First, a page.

Logo
Search
Close this search box.
Fred W. Eberle Technical Center instructors present diplomas to graduates from the many programs at the center including automotive technology, carpentry, collision repair technology, cosmetology, diesel equipment technology, electrical technician, allied health, therapeutic services, computer systems repair technology, robotics and welding. Robert Lowther, electrical technician instructor, presents Teran D. Allman with his diploma during the ceremony Tuesday at the Barbour County Fairgrounds. Earlier, Teran also was introduced as a member of the National Technical Honor Society.

Nearly 200 students graduate from Fred W. Eberle Technical Center programs Tuesday

BELINGTON – Nearly 200 students from the Fred W. Eberle Technical Center, which serves Upshur, Lewis and Barbour counties, received their diplomas Tuesday evening at the Barbour County Fairgrounds.

Students completed the requirements in the programs offered through the center including automotive technology, carpentry, collision repair technology, cosmetology, diesel equipment technology, electrical technician, allied health, therapeutic services, computer systems repair technology, robotics and welding.

FETC Director Rebecca Bowers-Call welcomed those in attendance and told graduates it was great to be with them as they celebrate this milestone in their lives.

“The majority of you have been with us for the last two years. We have learned together and struggled together to get through this worldwide pandemic,” Bowers-Call said. “In the beginning of the school year, our staff declared their motto was ‘be flexible.’ I am not sure any of us knew just how flexible we would have to be – particularly how flexible, you, as students would have to be.”

Bowers-Call asked the students to take a moment to celebrate their accomplishments.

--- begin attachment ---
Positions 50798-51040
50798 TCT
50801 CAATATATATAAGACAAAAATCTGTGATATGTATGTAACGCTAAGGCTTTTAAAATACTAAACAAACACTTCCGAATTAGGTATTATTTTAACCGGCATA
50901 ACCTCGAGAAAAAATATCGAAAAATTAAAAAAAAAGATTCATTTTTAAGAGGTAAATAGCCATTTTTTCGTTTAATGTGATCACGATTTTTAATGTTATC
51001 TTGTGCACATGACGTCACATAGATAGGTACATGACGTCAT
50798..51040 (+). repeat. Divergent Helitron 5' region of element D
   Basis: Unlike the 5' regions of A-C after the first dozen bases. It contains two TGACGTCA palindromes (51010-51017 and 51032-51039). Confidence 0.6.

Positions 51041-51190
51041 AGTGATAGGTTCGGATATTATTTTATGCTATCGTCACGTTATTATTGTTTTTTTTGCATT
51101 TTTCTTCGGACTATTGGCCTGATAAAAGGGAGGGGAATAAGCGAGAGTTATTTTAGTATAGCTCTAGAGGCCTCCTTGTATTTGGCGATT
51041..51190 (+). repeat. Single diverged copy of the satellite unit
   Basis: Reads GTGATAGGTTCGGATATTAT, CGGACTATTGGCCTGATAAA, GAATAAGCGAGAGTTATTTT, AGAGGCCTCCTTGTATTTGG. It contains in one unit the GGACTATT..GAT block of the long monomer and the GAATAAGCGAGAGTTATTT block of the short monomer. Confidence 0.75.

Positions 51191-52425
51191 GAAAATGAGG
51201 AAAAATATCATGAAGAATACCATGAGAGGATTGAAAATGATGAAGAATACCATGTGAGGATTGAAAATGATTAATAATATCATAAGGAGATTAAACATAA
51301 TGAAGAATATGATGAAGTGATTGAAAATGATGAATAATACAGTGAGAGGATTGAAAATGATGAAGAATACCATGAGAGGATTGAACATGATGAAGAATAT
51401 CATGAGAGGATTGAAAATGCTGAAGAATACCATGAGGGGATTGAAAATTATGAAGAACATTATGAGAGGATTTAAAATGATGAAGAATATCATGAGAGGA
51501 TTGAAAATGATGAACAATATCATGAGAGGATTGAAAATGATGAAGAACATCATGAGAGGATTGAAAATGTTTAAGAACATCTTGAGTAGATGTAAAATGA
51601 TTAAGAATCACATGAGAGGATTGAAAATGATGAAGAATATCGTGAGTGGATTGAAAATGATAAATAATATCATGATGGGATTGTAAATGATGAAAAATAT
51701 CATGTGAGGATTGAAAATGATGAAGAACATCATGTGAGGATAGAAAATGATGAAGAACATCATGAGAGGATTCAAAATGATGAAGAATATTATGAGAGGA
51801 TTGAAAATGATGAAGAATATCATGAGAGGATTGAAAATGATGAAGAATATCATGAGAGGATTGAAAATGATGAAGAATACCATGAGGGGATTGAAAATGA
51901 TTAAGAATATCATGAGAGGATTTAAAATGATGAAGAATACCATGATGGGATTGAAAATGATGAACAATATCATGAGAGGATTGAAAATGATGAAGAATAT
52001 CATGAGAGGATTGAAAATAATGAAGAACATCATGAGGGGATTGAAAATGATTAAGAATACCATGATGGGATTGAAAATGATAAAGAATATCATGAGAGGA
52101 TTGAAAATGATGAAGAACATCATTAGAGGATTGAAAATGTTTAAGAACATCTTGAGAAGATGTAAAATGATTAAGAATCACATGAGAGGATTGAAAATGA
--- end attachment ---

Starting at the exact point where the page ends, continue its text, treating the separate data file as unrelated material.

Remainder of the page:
“You made it! All of us – we made it – students, staff – we all made it!” Bowers-Call said.

The Fred W. Eberle Technical Center celebrates the induction of National Technical Honor Society Members and the 2021 graduates Tuesday evening at the Barbour County Fairgrounds. Approximately 197 graduates celebrated the completion of their programs and received their diplomas during the ceremony.

She said she wanted to tell them what it means to be a 2020-2021 graduate of FETC.

“You graduates are strong, focused and determined. You overcame unique challenges with perseverance and grace, not knowing from one week to the next – or even from one day to the next – whether instruction would be in-person or remote, communicating any way possible with your instructors, and you stayed on the same page. When buses did not run, you found a way to get to school,” Bowers-Call said. “Our students attended school – they wanted to learn.”

“So tonight, thank you,” Bowers-Call added. “Thank you all for making FETC a place I love to come to work to every day and see the amazing things you do. Thank you for being part of the FETC family. We wish you all the best. We know you are ready for the challenges ahead.”